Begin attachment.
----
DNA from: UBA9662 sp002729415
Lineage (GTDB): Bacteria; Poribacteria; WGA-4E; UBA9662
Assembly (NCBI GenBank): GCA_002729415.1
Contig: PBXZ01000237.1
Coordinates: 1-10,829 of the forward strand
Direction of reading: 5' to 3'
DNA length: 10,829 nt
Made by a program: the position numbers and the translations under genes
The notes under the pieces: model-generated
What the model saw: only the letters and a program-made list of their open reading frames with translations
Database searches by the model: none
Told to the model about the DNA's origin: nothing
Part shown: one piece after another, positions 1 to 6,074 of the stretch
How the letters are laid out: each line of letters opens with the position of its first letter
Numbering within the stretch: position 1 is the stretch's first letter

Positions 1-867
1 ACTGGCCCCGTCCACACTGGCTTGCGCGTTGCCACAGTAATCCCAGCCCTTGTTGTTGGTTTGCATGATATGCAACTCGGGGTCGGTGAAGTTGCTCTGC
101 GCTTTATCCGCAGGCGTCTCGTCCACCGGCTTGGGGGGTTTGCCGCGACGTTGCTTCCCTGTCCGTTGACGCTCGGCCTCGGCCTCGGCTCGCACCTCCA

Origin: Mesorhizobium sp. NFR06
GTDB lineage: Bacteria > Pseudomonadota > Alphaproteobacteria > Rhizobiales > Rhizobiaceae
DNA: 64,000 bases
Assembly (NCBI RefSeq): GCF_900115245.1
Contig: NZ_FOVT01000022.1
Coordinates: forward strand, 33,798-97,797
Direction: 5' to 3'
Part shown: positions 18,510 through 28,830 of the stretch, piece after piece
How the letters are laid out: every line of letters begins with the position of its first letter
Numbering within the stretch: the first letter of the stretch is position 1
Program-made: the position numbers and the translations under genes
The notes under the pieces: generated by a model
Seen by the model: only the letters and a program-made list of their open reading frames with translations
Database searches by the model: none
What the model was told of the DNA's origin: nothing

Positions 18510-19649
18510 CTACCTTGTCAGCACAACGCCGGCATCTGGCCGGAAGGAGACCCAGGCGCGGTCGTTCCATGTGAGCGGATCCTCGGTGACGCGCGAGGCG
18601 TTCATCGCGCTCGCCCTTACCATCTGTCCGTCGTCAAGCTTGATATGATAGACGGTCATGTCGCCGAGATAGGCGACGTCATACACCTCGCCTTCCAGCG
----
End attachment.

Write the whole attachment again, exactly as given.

DNA from: UBA9662 sp002729415
Lineage (GTDB): Bacteria; Poribacteria; WGA-4E; UBA9662
Assembly (NCBI GenBank): GCA_002729415.1
Contig: PBXZ01000237.1
Coordinates: 1-10,829 of the forward strand
Direction of reading: 5' to 3'
DNA length: 10,829 nt
Made by a program: the position numbers and the translations under genes
The notes under the pieces: model-generated
What the model saw: only the letters and a program-made list of their open reading frames with translations
Database searches by the model: none
Told to the model about the DNA's origin: nothing
Part shown: one piece after another, positions 1 to 6,074 of the stretch
How the letters are laid out: each line of letters opens with the position of its first letter
Numbering within the stretch: position 1 is the stretch's first letter

Positions 1-867
1 ACTGGCCCCGTCCACACTGGCTTGCGCGTTGCCACAGTAATCCCAGCCCTTGTTGTTGGTTTGCATGATATGCAACTCGGGGTCGGTGAAGTTGCTCTGC
101 GCTTTATCCGCAGGCGTCTCGTCCACCGGCTTGGGGGGTTTGCCGCGACGTTGCTTCCCTGTCCGTTGACGCTCGGCCTCGGCCTCGGCTCGCACCTCCA

Origin: Mesorhizobium sp. NFR06
GTDB lineage: Bacteria > Pseudomonadota > Alphaproteobacteria > Rhizobiales > Rhizobiaceae
DNA: 64,000 bases
Assembly (NCBI RefSeq): GCF_900115245.1
Contig: NZ_FOVT01000022.1
Coordinates: forward strand, 33,798-97,797
Direction: 5' to 3'
Part shown: positions 18,510 through 28,830 of the stretch, piece after piece
How the letters are laid out: every line of letters begins with the position of its first letter
Numbering within the stretch: the first letter of the stretch is position 1
Program-made: the position numbers and the translations under genes
The notes under the pieces: generated by a model
Seen by the model: only the letters and a program-made list of their open reading frames with translations
Database searches by the model: none
What the model was told of the DNA's origin: nothing

Positions 18510-19649
18510 CTACCTTGTCAGCACAACGCCGGCATCTGGCCGGAAGGAGACCCAGGCGCGGTCGTTCCATGTGAGCGGATCCTCGGTGACGCGCGAGGCG
18601 TTCATCGCGCTCGCCCTTACCATCTGTCCGTCGTCAAGCTTGATATGATAGACGGTCATGTCGCCGAGATAGGCGACGTCATACACCTCGCCTTCCAGCG